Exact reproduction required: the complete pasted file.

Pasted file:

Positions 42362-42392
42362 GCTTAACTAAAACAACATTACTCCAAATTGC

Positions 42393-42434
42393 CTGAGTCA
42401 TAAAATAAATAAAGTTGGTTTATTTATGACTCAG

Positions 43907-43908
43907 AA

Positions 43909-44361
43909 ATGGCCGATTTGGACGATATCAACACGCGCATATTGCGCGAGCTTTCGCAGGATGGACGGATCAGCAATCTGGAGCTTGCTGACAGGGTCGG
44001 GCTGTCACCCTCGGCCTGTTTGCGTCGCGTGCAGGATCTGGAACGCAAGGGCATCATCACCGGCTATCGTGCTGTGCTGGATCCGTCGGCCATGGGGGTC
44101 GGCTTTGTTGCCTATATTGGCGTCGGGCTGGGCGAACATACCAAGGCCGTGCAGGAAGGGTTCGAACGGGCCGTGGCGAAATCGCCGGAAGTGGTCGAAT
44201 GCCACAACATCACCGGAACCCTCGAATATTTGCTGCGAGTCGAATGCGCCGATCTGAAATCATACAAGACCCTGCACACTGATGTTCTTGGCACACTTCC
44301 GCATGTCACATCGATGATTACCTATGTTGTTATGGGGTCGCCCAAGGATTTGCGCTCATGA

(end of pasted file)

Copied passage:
Positions 42362-42392
42362 GCTTAACTAAAACAACATTACTCCAAATTGC

Positions 42393-42434
42393 CTGAGTCA
42401 TAAAATAAATAAAGTTGGTTTATTTATGACTCAG

Positions 43907-43908
43907 AA

Positions 43909-44361
43909 ATGGCCGATTTGGACGATATCAACACGCGCATATTGCGCGAGCTTTCGCAGGATGGACGGATCAGCAATCTGGAGCTTGCTGACAGGGTCGG
44001 GCTGTCACCCTCGGCCTGTTTGCGTCGCGTGCAGGATCTGGAACGCAAGGGCATCATCACCGGCTATCGTGCTGTGCTGGATCCGTCGGCCATGGGGGTC
44101 GGCTTTGTTGCCTATATTGGCGTCGGGCTGGGCGAACATACCAAGGCCGTGCAGGAAGGGTTCGAACGGGCCGTGGCGAAATCGCCGGAAGTGGTCGAAT
44201 GCCACAACATCACCGGAACCCTCGAATATTTGCTGCGAGTCGAATGCGCCGATCTGAAATCATACAAGACCCTGCACACTGATGTTCTTGGCACACTTCC
44301 GCATGTCACATCGATGATTACCTATGTTGTTATGGGGTCGCCCAAGGATTTGCGCTCATGA